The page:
said, that while he agreed with the right hon. Gentleman (Mr. Adderley) that this was not, and ought not to be, made a party question, he entirely differed from that right hon. Gentleman in his statement, that no man now depended upon the Voluntary system. He had felt seine hesitation in expressing his opinions upon this occasion, for he knew that it was commonly supposed that those who in any way doubted the propriety or the application of the continually increasing Parliamentary grants to this object, were opposed to the great cause of popular education. For himself, he yielded to no man in his interest in that cause. In his youth he had been a Sunday-school teacher, and up to the present time he had aided educational efforts to the extent of his power. But he looked upon it as a most important question—a question which called for the earnest consideration of the house, how far the Parliamentary grants, commencing at £20,000 — already increased to £1,000,000, and going on at a rate which, on the authority of the Chancellor of the Exchequer, would, are long, amount to three or four millions—answered the purpose for which they were made. Of course this vast expenditure involved a large amount of patronage, extending over the country, and centring in the educational department. By a Return he had recently moved for of the means and salaries of those inspectors and sub inspectors appointed by the Board, who received upwards of £100 per annum, he found that about £40,000 per annum was spent in those salaries, and out of fifty-six inspectors and sub-inspectors, thirty-two were clergymen and ministers, having, he concluded, other sources of income than their school inspectorships, though whan he found that some received £600 per annum, as well as £250 per annum for travelling expenses, he confessed he thought the Council might fairly require the whole of the time of these gentlemen. He was not about to detain the Committee with going into the various arguments for the Voluntary system; but let them recollect, that sonic of the clearest and closest reasoners who had written on the subject, still doubted the efficiency and efficacy of the present system. He would quote a few lines from an able writer on this subject:— We have abundant evidence, if we will but look around us, how, under the pretence of educating the people, they may be trained almost to anything; and it appears to me quite possible by this insidious system to undermine the liberties of a people, and rob them, by slow degrees, of their most cherished rights, when all other more direct means of attack would fail in accomplishing the purpose. It is the moral result of education that should be kept in view, and we should remember that by the means we adopt to promote education, we are teaching a lesson, and more certainly educating the people, than by the books we place before them. If the channel through which education is conveyed to the people lead them to undervalue independence and self-reliance; if it lead them to a craving for help from Government to do that which is essentially the duty of the individual; then I say the lesson so taught is bad, pernicious, and enervating. So far was he (Mr. Gilpin) from agreeing with the right hon. Gentleman (Mr. Adderley) that no man now had faith in the Voluntary principle, that lie believed that that principle had been the mainspring of educational effort, long before many of the present advocates of education were alive. Let it he remembered (for after the statement of the President of the Education Board it was only fair that the other side of the question should be shown) that there were those who believed that Government aid was not necessary, and that ample means for the education of the people would be provided by voluntary agency, as fast as and faster than the people were prepared to desire it, and avail themselves of it. On this point he would read an extract:— Government has contributed the soon of £654,851 during the last eighteen years towards increasing school accommodation. In the same period there was subscribed, towards the same schools, by the voluntary benevolence of the promoters, the sum of £1,637,534 5s. 6d. Of the total sum there has, therefore, been contributed:—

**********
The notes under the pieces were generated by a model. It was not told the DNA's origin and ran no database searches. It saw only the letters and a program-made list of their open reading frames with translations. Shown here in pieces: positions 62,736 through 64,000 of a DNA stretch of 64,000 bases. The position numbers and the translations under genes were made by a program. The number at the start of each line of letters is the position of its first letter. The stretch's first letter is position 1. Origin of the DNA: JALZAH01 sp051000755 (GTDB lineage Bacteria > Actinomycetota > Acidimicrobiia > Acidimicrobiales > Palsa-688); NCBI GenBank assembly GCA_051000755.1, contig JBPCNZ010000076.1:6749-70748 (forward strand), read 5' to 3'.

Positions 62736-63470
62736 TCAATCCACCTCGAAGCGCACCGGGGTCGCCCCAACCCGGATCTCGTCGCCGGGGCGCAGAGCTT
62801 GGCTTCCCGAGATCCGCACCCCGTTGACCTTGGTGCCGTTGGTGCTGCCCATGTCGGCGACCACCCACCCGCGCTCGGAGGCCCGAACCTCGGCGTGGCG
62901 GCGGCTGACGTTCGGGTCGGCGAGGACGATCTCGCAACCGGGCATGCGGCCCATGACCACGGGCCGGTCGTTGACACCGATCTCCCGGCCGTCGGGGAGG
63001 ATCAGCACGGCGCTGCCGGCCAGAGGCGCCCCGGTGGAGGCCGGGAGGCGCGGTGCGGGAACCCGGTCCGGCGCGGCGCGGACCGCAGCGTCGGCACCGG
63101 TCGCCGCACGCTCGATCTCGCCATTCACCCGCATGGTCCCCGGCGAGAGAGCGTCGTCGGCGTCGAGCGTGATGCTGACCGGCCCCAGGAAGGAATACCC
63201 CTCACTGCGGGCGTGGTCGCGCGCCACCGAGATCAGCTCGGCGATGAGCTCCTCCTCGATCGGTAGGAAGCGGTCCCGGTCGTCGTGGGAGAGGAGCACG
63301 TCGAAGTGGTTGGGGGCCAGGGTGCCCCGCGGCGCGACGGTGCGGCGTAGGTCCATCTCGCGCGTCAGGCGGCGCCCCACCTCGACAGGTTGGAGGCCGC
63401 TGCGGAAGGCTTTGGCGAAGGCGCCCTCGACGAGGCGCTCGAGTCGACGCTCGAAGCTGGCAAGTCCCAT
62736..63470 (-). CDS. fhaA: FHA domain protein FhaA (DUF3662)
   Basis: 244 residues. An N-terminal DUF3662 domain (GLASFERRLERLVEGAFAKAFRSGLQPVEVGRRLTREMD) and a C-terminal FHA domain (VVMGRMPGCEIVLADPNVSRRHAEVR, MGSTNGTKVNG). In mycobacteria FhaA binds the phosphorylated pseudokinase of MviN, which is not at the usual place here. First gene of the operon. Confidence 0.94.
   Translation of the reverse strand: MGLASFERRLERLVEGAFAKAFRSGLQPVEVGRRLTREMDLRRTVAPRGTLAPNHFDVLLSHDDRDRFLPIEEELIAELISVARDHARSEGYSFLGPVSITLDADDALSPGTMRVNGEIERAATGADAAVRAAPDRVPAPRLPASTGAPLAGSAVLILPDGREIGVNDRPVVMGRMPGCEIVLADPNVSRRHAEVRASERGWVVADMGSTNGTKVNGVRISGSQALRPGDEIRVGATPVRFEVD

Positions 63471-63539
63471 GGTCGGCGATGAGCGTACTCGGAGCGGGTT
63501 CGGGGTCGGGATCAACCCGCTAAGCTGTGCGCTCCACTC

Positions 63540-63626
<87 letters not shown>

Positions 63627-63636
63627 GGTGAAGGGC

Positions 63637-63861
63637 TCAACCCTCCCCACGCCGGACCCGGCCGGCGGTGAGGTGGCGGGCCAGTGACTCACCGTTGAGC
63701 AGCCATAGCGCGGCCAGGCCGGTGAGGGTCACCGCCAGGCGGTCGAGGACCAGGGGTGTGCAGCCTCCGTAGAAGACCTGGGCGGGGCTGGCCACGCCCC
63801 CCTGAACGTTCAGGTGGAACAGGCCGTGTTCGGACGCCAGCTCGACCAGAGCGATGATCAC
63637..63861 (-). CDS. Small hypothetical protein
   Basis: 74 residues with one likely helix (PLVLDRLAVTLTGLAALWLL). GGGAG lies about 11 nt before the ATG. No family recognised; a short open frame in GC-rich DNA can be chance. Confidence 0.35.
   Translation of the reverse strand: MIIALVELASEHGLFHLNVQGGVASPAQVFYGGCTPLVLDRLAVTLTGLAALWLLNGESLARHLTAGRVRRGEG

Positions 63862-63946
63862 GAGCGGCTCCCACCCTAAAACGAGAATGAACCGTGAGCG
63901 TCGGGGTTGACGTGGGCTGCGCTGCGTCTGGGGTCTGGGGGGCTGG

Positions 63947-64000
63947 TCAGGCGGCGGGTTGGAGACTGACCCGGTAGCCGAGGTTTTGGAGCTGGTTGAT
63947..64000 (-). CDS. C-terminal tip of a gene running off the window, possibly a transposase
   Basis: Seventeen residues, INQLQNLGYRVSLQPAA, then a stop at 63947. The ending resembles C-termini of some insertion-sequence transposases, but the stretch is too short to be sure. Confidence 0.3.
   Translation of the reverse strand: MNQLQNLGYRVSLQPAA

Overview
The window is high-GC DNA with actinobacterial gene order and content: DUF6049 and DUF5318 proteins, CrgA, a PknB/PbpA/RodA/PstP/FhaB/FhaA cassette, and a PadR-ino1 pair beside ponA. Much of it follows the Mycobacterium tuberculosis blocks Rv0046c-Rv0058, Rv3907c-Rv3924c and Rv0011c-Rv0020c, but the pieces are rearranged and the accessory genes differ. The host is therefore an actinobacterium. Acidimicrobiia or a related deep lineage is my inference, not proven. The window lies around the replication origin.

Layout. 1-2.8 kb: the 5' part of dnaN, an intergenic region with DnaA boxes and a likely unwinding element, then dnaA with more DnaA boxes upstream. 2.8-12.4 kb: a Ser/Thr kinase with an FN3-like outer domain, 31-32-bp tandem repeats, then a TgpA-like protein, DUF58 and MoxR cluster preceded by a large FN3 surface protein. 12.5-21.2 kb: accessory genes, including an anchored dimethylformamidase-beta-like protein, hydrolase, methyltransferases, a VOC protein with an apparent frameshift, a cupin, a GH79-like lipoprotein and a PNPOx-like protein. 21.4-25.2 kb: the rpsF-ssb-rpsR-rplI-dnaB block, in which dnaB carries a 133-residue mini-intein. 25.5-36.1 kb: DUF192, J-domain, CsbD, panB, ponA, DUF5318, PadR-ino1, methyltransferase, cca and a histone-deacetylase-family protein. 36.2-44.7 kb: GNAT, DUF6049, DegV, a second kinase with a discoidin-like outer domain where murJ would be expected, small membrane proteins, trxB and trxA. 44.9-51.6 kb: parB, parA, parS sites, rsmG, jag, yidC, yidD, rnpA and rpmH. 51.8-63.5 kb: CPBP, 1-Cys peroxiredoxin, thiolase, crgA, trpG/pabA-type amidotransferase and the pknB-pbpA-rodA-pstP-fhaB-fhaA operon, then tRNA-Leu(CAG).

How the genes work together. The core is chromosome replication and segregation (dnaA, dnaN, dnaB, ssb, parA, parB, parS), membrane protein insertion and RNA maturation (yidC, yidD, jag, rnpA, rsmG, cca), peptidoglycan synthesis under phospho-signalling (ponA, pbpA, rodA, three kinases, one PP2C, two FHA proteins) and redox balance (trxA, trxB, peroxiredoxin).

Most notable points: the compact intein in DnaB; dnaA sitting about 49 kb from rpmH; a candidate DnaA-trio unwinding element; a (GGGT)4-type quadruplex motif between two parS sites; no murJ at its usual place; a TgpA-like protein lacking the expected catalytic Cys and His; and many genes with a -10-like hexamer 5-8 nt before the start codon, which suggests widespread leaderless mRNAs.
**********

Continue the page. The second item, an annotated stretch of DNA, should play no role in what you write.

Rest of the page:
By voluntary benevolence 72 per cent.
By Government ditto 28 per cent.
Was the proportion contributed by Government actually needed or not? We are happy to say that we can answer this question with all the formal exactness required by the official mind. The total number of children for whom accommodation has been created by this great expenditure is £529,410. The total number of buildings erected or enlarged, 4,247. Keeping these figures before us, we will go on to another table. We find in the general summary of results of inspection for the year 1855–6, that the school inspectors visited during that year 5,179 schools, in which the average attendance of children was 571,239; the attendance on examination day, 645,905; but the accommodation at eight square feet of superficial area per child, 877,762. The accommodation, therefore, exceeds the largest attendance by exactly 231,857. But Government has only provided accommodation for 28 per cent of 529,014 or 148,124. There would, therefore, have been an excess of accommodation over attendance in the inspected schools alone, without the aid of a single penny from the State, from the time the first grant was voted until now, for no fewer than 83,733 children. This result will be seen more clearly by the following statement:—
Actual accommodation 877,762
Accommodation required 645,905
Surplus 231,857
Deduct accommodation provided by Government aid in inspected schools from the commencement of grants (namely, 28 per cent of 529,014) 148,124
Surplus without Government aid. 83,733'